AFL moves on concussion: will fund research
Two worlds colliding: Geelong’s Taylor Hunt and St Kilda’s Lenny Hayes. Photo: Sebastian Costanzo
THE AFL has joined with one of Australia's most renowned medical institutes to attempt ground-breaking research on the impact of concussion on AFL players.
The AFL has agreed to work - and fund, with $100,000 - the Florey Institute of Neuroscience and Mental Health, which has already been studying the brains of a number of past and present AFL players using advanced technology.
The AFL and Florey will today announce a partnership in which past and present players will be studied to gain a better knowledge of concussion and the long-term effects of concussions which have been highlighted recently by the likes of ex-champion Greg Williams, who has expressed concern about possible brain trauma.
The Florey's senior deputy director, neurologist Professor Graeme Jackson, said the project - which was slated for the next five years - aimed to study players using advanced imaging technology shortly after they had been concussed. The Florey had been scanning some players brains - about 10 - over the past five years.
Jackson said the plan was to examine about 20 AFL players per year. ''Someone who's had a concussion on the Saturday, and we'll scan them on the Sunday. We want to see what the brain's doing and when it returns to normal,'' he said.
Jackson said the Florey specialised in Alzheimers' Disease - which ''is what Chronic Traumatic Encephalopathy (CTE) looks like, because CTE is really just early Alzheimers Disease from a pathological point of view.''
The Florey-AFL project will involve leading concussion experts including Professor Paul McCrory, Dr Michael Makdissi and Associate Professor Gavin Davis and the AFL's medical directors Dr Peter Harcourt and Dr Harry Unglick.
Jackson said while AFL football was played in a different manner to the National Football League, where CTE had been in post-mortems, the ''concern'' of past and present player was ''understandable.''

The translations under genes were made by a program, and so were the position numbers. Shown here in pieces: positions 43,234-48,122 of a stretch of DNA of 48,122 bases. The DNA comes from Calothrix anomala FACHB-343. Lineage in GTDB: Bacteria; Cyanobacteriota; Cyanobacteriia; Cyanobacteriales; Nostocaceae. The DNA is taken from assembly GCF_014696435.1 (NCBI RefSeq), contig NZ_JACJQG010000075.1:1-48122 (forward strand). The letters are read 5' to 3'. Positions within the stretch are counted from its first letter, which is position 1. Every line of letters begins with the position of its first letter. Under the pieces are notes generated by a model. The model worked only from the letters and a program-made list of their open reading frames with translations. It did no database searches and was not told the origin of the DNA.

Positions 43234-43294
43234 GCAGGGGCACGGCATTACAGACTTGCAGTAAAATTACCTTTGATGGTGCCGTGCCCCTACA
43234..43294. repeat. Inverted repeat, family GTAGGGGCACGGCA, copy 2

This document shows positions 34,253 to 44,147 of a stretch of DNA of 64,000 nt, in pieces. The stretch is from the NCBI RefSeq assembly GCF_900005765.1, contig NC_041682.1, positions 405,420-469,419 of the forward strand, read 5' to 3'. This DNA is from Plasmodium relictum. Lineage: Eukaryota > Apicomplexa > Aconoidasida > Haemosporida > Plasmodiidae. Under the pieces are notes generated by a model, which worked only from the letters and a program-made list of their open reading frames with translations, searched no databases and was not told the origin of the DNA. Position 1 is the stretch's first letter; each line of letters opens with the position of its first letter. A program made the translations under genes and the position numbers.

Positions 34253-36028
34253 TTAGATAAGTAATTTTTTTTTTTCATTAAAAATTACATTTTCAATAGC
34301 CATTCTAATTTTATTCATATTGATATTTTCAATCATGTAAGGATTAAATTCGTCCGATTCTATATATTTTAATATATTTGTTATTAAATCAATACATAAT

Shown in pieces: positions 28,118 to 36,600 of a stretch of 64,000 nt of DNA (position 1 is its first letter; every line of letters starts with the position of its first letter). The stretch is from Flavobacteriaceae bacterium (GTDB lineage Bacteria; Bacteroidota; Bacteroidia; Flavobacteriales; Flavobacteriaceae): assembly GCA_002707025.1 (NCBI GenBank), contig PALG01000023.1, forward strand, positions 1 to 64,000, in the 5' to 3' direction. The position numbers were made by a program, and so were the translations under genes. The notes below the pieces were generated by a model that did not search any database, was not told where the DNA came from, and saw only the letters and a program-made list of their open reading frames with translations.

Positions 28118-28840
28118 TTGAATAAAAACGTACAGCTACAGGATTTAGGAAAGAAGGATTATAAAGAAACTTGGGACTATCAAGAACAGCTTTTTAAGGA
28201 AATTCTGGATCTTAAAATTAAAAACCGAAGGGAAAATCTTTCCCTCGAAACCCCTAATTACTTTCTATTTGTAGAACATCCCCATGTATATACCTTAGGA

The AFL's ''open minded'' approach to the potential long-term ramifications of head injuries saw the league confirm on Wednesday that clubs can now replace players being assessed for concussion during games with their non-activated substitute player.
Players who have already been subbed out of a match cannot re-enter it, but AFL medical director Peter Harcourt said further options would be considered in time.
Harcourt, who said the league had worked hard to inform players that changes to the concussion rules had been made for their health and welfare, expected clubs to assess at least one head injury per game this season and for clubs to manage such injuries more conservatively.
The 20-minute assessment period was one of many recommendations made in the consensus report released less than two weeks ago following last year's international conference on concussion in sport in Zurich, with the AFL the first major sport to adopt its suggested protocols.
The new guidelines will also see video monitors installed in the interchange area so that club doctors have immediate access to vision of their players' head clashes, and any player diagnosed with a concussion must sit out the rest of the match.
Some of the changes will filter down to state league level, with the AFL to also release revised guidelines for community clubs and junior competitions.
The first day of the two-day concussion in football conference was addressed by Professor Willem Meeuwisse from the University of Calgary, who co-chaired the Zurich conference. He said while many protocols could be introduced to improve the game day assessment of concussion, the individual nature of such injuries made it difficult for sports like the AFL to prescribe set rest periods.
''Even if you have a fixed time frame you're going to probably hold people out who would actually be OK to play, and you'll also allow people to go back to play who are actually not yet recovered,'' he said.